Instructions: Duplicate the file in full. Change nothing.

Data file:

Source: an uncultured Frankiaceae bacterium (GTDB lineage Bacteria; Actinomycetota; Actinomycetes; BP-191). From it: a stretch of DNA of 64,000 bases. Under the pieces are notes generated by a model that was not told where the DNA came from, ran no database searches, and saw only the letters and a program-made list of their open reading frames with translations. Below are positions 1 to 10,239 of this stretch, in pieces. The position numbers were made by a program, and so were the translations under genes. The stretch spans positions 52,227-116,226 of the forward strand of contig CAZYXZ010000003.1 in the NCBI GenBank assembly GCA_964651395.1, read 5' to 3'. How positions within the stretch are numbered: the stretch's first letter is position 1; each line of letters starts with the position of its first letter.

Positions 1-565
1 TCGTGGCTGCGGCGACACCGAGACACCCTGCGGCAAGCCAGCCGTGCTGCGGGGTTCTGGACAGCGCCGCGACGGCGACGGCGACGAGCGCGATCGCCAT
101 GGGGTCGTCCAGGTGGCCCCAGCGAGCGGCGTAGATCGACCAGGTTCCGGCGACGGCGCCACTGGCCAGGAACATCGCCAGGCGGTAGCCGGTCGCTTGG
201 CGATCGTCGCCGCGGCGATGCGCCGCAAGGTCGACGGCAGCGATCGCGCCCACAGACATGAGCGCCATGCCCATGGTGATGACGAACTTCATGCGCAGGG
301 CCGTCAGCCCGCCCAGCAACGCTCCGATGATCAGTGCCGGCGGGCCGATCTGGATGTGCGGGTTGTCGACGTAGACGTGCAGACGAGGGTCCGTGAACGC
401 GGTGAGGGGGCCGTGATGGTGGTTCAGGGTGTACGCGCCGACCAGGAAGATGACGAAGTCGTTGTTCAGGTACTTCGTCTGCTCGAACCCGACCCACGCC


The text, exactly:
Source: an uncultured Frankiaceae bacterium (GTDB lineage Bacteria; Actinomycetota; Actinomycetes; BP-191). From it: a stretch of DNA of 64,000 bases. Under the pieces are notes generated by a model that was not told where the DNA came from, ran no database searches, and saw only the letters and a program-made list of their open reading frames with translations. Below are positions 1 to 10,239 of this stretch, in pieces. The position numbers were made by a program, and so were the translations under genes. The stretch spans positions 52,227-116,226 of the forward strand of contig CAZYXZ010000003.1 in the NCBI GenBank assembly GCA_964651395.1, read 5' to 3'. How positions within the stretch are numbered: the stretch's first letter is position 1; each line of letters starts with the position of its first letter.

Positions 1-565
1 TCGTGGCTGCGGCGACACCGAGACACCCTGCGGCAAGCCAGCCGTGCTGCGGGGTTCTGGACAGCGCCGCGACGGCGACGGCGACGAGCGCGATCGCCAT
101 GGGGTCGTCCAGGTGGCCCCAGCGAGCGGCGTAGATCGACCAGGTTCCGGCGACGGCGCCACTGGCCAGGAACATCGCCAGGCGGTAGCCGGTCGCTTGG
201 CGATCGTCGCCGCGGCGATGCGCCGCAAGGTCGACGGCAGCGATCGCGCCCACAGACATGAGCGCCATGCCCATGGTGATGACGAACTTCATGCGCAGGG
301 CCGTCAGCCCGCCCAGCAACGCTCCGATGATCAGTGCCGGCGGGCCGATCTGGATGTGCGGGTTGTCGACGTAGACGTGCAGACGAGGGTCCGTGAACGC
401 GGTGAGGGGGCCGTGATGGTGGTTCAGGGTGTACGCGCCGACCAGGAAGATGACGAAGTCGTTGTTCAGGTACTTCGTCTGCTCGAACCCGACCCACGCC